• Using Expression Blend vs. Visual Studio 2010
  • Creating a Silverlight page
  • Compiling an application
  • Exploring the relationship between XAML and .NET
  • Using C#
  • Working with XAML
  • Digging into the Dependency Property System
  • Deploying and debugging code
  • Creating sophisticated layouts with panel elements
  • Managing Visual State with Visual State Manager
  • Transforming the user interface (UI) with templates
  • Understanding the event model
  • Working with text
  • Using business data in a binding
  • Creating an out-of-browser (OOB) application
  • Exploring trust levels
  • Playing audio and video
  • Handling errors
  • Exploring animations
  • Working with application windows
  • Integration with XNA
Silverlight Visual Studio
Walt Ritscher

Searching content with the AutoComplete type-ahead control

Using a search engine on the internet is second nature to most consumers. Over the last decade, search has moved into mainstream applications too. There is a feature in many search engines called Incremental Search that is very popular with consumers. I'll show you two examples of search. I will switch to my browser and let's talk about Google Search. Google has an incremental search. When I type in their search box, two things happen. On the bottom-half of the screen, Google is loading in suggested links, and in the text box itself is suggesting the next word.

I can now press Tab to auto-complete the word. This feature goes by many different names in .NET; Autocomplete, type-ahead or Incremental Search. Visual Studio has AutoComplete too. I will switch to my Visual Studio. I'm in a project called UsingAutoComplete and I am on a code page. As I type words here, Microsoft is loading a list control full of content, and as I start typing more letters, it filters it down to one word. Now, I can press the Tab key again to auto-complete.

I'll show you a few of the auto- completion features in Silverlight. I will start by looking at this ListControlsPage. This contains two list controls; the ListBox, and the ComboBox. These controls, by default, support Incremental Search. I'll add some data to both these controls. I will show you the code for that by pressing F7. Down here on line 20, I am declaring a variable of type list of string, and I am loading it with the days of the week. Then, I take that list and I assign it to the ItemsSource of the two controls; the comboBox and the listBox.

Without writing any additional code, my list controls are search-aware. I will press F5 to run the application. I will click on this List Controls button. Then, I'll select an item in my list box. Now, I'm going to type some letters. I will type the letter T, and the letter M, and the letter F, and you can see it's finding those days. Now, our only search is for the beginning of the word. That's one of the limitations of the search mechanism. It's also case-insensitive and you cannot customize the search strategy. It always uses the 'starts with' pattern, and you cannot search through more complex scenarios like searching for a product name and product ID on the same business type.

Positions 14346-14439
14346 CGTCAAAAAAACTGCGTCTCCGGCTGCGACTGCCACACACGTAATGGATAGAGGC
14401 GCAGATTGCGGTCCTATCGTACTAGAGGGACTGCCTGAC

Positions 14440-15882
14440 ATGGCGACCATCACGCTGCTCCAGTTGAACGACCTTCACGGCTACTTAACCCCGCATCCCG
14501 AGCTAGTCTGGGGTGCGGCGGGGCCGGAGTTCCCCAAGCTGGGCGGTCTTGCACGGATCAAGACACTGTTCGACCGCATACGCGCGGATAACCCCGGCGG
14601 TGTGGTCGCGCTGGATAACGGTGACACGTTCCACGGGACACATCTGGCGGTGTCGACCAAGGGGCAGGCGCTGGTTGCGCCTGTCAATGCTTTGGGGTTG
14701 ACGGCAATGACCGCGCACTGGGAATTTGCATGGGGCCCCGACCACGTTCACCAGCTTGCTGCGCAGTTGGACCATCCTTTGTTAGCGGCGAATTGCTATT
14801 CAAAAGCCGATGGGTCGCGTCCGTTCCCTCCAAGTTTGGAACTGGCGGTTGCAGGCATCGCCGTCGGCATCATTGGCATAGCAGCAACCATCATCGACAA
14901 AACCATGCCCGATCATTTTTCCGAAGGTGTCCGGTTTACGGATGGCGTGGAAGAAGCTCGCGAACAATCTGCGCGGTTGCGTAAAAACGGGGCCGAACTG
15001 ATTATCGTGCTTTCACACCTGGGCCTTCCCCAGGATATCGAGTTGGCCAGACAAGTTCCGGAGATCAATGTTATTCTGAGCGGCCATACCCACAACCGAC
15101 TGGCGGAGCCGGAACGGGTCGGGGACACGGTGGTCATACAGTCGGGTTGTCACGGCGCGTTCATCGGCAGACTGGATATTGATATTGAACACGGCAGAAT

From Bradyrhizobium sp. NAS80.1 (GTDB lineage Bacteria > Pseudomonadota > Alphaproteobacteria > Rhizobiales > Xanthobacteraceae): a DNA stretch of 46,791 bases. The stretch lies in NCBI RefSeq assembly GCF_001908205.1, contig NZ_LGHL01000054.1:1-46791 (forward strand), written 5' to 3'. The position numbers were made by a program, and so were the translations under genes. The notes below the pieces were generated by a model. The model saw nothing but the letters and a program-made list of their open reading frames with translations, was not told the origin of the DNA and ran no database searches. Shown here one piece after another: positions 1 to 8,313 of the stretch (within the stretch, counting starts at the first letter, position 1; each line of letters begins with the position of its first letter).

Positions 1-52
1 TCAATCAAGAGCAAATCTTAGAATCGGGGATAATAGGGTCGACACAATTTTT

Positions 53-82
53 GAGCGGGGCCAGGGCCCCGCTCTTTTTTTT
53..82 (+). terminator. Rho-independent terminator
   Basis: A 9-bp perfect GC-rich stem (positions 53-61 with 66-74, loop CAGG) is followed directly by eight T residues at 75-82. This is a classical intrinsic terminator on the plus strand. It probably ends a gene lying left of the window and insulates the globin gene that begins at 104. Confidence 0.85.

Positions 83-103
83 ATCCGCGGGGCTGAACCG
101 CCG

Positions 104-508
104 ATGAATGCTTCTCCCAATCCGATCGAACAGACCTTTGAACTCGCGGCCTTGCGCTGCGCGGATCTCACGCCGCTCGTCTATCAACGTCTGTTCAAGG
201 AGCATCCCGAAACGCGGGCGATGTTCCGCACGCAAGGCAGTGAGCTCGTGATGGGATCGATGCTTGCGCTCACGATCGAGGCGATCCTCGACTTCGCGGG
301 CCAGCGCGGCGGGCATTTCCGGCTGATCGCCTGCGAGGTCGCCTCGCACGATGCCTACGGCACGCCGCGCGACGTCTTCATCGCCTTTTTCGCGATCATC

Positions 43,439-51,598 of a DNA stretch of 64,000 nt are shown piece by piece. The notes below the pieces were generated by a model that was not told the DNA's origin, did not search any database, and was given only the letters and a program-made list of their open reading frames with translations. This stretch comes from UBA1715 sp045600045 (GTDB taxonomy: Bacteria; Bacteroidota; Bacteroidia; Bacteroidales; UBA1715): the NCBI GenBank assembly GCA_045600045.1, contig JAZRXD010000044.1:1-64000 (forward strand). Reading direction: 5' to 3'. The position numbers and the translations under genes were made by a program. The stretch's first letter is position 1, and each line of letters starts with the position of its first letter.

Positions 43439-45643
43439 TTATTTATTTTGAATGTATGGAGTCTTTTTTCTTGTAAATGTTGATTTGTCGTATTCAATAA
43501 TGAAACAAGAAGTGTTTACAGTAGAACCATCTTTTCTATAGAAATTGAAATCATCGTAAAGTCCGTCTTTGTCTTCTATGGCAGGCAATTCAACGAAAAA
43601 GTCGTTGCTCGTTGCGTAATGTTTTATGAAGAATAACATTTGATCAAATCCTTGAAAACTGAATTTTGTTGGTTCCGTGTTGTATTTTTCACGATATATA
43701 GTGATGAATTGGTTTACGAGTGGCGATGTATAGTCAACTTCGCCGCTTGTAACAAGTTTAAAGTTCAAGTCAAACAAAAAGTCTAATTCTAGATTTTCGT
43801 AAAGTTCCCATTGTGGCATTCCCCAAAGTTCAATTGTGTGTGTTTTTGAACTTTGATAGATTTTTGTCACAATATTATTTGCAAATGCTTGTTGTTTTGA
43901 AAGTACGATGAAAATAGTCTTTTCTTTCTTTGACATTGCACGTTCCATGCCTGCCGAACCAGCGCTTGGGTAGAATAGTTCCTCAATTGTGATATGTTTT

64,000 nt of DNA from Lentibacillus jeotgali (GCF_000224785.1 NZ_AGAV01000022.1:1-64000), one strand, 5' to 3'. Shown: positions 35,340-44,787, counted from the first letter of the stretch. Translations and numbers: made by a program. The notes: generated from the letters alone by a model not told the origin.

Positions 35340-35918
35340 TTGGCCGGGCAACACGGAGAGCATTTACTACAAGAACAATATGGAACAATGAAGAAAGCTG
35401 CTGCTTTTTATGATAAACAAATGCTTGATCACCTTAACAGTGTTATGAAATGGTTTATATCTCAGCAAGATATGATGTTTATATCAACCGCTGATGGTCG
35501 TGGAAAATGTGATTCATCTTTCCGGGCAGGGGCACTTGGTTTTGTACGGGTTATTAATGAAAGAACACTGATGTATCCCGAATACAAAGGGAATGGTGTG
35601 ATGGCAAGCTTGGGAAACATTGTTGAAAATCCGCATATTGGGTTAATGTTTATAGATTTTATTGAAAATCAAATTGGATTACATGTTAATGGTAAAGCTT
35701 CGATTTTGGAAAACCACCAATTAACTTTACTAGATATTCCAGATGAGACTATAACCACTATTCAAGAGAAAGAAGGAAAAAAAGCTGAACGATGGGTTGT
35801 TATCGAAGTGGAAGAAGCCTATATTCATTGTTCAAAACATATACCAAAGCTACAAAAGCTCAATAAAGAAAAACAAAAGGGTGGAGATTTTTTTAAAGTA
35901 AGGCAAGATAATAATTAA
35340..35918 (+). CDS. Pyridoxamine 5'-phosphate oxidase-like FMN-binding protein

If you want more search features, use the AutoCompleteBox control. I will return back to Visual Studio, and open this AutoCompletePage. My user interface consists of three AutoComplete boxes. Each of these controls has a custom list of words to use for auto-completion. You add these words to the control in your code behind. I will show you that code by pressing F7. My first AutoComplete box is using the same list of day names that I showed you in the previous example. The code is nearly identical.

When I return back to my XAML page, I'll show you the FilterMode setting. This first AutoCompleteBox is using a FilterMode of StartsWith. What that means is as I type text in the control, it uses the look-up words I just showed you, the day names of the week, and sees if the letter I'm typing matches the starting letters of any of the words in those lists. I will run the application to show you. Click here on the AutoCompleteBox button, and go to this first text control, and type-in F for Friday, T for Tuesday, and so on.